As the case is of an "Open Design", there's plenty of passive cooling to be had. Yes we know it doesn't exactly look open, but take a close look and you'll see what we mean. There is though still some active cooling which is provided by a pair of 120mm fans up in the removable roof section. There's also a mount for a 140mm fan behind the motherboard tray if you think you need a little bit more. With only 85mm of clearance above the CPU you're not going to be mounting a monster tower in here any time soon, but don't let that worry you too much, there are still plenty of good looking and decent performing coolers on the market that will fit behind the glass. If you're thinking of water cooling the PC-O5S, which is, let's face it more likely you're going to have your work cut out for you as things are pretty cramped up in the roof. OK, so being able to take the roof section off and work on it separately makes things easier, but you're still got to get it back on and bend those pipes around the large shelf that protrudes from the rear panel. With 60mm of depth available we weren't actually able to fit our usual XSPC rad as when combines with the fans it was just that little bit too thick, and although our Cooler Master Seidon AIO would fit in with the fans, we found that the tubing was too inflexible to make it round the corners to the CPU, and in fact risked damaging the motherboard which prompted a very quick removal. Now we're not saying you can't get a rad up in the roof, but we are saying it's not going to be easy and that you are going to have to choose something with decent hose length and good flexibility if you want it to fit. It can be done, but you're going to have to work at it.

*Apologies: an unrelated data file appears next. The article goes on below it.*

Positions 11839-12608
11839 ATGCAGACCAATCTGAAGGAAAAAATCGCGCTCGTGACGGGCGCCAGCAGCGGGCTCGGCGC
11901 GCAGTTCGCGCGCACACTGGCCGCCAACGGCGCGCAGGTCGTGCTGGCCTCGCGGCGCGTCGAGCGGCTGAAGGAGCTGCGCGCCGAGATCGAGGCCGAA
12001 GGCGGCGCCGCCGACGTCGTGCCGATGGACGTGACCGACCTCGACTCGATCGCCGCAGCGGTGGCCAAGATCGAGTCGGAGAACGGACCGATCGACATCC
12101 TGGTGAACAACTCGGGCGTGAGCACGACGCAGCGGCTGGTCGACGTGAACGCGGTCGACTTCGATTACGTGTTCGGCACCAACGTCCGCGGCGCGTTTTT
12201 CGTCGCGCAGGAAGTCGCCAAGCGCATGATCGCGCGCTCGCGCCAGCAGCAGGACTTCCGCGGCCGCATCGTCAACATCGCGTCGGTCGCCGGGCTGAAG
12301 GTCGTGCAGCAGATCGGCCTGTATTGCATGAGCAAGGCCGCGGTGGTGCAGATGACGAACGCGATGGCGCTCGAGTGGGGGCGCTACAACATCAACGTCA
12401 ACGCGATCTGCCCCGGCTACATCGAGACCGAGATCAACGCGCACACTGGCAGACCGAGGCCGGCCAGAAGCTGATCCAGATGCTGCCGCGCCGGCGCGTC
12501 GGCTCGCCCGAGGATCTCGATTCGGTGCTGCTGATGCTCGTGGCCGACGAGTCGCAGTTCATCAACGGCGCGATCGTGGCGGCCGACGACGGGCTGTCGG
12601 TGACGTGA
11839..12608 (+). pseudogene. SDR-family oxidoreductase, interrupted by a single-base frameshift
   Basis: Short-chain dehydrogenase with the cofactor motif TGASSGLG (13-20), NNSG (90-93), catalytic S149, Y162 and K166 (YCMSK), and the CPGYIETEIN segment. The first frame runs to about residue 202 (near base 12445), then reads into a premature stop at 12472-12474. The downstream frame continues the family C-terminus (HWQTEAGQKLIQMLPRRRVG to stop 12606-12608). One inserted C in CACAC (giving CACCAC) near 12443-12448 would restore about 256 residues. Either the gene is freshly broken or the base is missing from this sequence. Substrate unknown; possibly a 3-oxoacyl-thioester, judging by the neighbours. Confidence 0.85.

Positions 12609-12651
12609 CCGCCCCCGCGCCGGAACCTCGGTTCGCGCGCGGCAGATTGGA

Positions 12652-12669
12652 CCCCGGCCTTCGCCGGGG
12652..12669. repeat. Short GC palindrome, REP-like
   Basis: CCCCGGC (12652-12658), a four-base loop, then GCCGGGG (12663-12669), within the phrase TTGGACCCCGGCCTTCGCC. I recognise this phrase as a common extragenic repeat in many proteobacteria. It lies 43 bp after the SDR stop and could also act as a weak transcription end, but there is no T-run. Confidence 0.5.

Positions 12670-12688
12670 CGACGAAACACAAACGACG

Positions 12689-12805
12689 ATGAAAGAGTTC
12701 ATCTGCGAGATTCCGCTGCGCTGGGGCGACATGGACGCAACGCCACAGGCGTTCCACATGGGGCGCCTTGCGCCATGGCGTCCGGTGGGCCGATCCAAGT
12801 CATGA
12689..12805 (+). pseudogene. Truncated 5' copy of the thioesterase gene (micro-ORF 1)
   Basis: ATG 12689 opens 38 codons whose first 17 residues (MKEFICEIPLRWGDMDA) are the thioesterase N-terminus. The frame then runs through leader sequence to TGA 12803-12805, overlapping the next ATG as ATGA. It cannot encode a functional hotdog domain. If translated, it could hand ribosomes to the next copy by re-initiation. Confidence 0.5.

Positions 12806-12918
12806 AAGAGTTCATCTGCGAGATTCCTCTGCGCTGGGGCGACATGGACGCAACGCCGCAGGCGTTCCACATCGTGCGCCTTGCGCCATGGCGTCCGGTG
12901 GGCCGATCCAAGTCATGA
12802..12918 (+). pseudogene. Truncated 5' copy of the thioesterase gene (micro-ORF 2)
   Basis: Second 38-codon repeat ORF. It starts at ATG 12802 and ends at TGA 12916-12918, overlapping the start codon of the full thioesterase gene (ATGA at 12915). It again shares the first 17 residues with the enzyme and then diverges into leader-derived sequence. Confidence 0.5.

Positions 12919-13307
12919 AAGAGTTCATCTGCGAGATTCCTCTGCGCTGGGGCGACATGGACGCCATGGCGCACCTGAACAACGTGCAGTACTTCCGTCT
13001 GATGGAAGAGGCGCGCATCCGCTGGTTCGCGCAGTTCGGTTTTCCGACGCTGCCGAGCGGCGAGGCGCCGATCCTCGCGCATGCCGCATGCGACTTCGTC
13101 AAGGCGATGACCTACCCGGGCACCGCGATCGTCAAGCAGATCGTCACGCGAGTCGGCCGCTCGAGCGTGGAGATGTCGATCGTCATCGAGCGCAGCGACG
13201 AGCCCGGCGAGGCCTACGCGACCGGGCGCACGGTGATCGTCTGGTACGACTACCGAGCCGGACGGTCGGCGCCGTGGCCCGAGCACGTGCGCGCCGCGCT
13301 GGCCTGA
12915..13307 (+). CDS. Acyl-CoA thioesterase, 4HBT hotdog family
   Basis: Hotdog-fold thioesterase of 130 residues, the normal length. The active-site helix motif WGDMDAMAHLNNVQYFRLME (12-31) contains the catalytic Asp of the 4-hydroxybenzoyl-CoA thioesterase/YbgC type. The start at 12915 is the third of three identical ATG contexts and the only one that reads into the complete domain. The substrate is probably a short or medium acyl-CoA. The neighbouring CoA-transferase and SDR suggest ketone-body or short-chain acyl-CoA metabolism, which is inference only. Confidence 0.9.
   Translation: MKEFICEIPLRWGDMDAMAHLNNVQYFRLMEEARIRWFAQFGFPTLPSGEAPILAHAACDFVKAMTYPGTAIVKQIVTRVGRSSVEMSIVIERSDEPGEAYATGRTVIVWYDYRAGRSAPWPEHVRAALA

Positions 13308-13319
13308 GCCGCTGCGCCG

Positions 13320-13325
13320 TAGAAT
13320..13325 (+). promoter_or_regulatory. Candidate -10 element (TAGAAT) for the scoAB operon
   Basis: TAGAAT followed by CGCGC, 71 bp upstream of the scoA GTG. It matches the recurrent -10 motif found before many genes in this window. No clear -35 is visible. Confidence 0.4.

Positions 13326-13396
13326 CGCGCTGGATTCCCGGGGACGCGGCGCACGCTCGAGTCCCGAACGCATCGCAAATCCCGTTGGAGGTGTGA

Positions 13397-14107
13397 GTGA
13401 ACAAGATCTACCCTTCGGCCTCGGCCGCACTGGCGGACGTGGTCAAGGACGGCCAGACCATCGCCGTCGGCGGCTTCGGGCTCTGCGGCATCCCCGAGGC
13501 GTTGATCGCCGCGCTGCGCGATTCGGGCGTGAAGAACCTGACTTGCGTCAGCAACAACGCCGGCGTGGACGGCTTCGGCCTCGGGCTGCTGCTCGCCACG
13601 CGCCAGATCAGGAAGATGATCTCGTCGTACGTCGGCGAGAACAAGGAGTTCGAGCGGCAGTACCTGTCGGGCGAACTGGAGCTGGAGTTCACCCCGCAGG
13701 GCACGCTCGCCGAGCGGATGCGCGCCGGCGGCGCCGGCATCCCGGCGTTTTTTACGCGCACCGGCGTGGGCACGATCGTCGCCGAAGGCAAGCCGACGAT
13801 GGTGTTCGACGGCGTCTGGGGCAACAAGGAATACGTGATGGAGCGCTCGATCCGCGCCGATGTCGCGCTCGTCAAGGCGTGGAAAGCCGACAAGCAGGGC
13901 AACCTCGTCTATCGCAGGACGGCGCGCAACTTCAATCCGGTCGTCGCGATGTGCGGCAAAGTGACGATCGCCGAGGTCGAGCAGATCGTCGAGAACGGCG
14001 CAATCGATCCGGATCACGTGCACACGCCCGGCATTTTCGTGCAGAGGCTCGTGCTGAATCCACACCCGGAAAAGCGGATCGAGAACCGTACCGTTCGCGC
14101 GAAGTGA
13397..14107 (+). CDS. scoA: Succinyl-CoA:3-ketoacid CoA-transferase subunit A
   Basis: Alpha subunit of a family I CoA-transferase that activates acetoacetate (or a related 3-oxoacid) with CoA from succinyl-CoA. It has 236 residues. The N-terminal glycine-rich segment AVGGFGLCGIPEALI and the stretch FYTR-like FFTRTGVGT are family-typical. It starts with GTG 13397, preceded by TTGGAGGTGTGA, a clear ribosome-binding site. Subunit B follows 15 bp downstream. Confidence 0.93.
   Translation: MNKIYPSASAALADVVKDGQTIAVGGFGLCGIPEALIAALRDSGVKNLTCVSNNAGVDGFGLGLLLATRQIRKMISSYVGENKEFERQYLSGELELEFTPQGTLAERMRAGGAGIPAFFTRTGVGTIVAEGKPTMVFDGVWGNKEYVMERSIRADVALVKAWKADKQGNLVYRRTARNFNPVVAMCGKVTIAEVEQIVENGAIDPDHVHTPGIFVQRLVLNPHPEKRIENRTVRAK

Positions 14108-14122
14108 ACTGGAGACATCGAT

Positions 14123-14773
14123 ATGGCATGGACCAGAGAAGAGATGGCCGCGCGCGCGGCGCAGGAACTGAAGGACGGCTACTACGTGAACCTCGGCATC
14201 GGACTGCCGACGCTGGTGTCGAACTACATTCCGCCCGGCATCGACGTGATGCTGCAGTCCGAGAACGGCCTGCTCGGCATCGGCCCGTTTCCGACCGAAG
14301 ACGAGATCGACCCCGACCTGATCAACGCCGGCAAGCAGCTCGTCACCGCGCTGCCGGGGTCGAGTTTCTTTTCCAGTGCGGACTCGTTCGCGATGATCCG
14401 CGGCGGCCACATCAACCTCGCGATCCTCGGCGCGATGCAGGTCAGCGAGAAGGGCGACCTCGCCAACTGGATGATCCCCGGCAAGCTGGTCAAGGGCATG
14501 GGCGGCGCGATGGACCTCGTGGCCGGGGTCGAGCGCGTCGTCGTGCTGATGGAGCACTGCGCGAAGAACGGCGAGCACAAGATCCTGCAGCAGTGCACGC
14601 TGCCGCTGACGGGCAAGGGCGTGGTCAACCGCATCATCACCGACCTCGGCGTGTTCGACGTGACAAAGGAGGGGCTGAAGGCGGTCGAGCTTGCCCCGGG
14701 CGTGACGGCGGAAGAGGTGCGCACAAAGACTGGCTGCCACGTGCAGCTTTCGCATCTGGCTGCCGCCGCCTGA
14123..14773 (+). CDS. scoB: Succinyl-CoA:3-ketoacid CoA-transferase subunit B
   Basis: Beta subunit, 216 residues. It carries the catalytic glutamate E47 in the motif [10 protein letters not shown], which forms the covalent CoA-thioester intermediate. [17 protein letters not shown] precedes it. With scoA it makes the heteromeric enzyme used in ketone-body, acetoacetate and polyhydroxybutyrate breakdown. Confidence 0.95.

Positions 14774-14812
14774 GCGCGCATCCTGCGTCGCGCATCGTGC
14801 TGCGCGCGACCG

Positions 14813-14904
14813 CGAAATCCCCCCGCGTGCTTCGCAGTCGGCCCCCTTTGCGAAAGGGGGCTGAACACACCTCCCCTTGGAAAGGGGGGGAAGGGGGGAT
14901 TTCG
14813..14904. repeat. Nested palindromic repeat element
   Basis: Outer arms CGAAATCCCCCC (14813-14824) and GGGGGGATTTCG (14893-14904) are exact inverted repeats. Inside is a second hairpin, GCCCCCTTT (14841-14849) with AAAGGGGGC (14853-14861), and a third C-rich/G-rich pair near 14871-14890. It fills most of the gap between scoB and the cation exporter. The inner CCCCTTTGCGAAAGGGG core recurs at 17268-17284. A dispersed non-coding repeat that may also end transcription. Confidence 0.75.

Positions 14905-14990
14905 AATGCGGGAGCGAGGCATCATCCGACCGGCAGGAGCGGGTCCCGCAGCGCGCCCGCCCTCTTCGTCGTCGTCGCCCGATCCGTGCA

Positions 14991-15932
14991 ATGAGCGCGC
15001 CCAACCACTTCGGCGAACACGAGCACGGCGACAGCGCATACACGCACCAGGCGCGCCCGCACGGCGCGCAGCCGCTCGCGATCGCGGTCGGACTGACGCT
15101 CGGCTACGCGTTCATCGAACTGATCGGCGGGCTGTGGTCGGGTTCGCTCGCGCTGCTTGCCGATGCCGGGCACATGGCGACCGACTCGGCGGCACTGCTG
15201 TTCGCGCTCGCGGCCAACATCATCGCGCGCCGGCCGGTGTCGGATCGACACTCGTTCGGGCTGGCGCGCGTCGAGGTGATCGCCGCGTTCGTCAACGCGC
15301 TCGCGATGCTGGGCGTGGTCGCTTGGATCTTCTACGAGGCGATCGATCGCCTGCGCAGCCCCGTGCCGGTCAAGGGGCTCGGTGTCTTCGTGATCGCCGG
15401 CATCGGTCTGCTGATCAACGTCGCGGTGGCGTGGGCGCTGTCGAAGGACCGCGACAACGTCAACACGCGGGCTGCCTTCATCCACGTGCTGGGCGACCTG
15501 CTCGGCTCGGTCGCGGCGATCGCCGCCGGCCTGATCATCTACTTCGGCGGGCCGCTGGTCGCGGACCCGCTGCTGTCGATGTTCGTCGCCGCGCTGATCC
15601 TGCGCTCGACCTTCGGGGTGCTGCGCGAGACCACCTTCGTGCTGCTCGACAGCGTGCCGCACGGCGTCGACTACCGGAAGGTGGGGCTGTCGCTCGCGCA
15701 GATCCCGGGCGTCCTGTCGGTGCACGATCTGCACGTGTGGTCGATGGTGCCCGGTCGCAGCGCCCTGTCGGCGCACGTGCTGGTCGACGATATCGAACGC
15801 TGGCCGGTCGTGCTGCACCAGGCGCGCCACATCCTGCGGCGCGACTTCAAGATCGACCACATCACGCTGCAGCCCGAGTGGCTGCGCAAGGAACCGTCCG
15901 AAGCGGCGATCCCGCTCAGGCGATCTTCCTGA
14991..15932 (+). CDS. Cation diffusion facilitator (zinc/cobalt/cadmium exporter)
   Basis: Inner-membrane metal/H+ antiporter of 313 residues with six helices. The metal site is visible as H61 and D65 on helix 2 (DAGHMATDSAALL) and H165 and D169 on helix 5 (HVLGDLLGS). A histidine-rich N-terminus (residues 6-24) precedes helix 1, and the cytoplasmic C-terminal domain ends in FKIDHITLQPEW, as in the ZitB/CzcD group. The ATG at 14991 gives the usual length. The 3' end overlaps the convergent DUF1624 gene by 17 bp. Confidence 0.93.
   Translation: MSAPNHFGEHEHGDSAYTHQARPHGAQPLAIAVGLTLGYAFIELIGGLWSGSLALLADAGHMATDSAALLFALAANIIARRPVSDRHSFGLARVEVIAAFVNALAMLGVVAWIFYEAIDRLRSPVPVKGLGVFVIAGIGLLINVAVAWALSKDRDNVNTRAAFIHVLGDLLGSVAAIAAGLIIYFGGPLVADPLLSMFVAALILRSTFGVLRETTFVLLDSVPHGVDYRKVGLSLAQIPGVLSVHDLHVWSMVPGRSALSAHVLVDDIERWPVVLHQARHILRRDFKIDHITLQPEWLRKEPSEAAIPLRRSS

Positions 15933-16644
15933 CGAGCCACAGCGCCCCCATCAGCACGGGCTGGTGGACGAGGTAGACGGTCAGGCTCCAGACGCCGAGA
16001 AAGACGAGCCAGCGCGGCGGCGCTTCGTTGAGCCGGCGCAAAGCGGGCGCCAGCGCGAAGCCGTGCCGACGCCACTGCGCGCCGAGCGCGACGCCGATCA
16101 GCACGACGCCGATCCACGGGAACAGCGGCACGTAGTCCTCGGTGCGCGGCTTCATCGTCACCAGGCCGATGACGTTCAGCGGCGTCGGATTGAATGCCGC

All in all then the PC-O5S is one stunning looking case which offers a variety of mounting options. Storage is good, as is GPU compatibility once the HDD rack is removed. The case has decent cooling with the option of water cooling provided careful kit selection is made.
And so to the sordid subject of money. Let's cut to the chase, it ain't cheap. £279 is a heck of a lot of money. If you're just looking for a good value, good looking case that will take an M-ITX motherboard then there are better value options out there. If however, you're looking for something that looks totally different, something of unquestionable high quality, and something that will make even those that aren't into PCs stop and stare in admiration then the PC-O5S is the case for you. It might set you back a few quid but then quality and individuality rarely come cheap.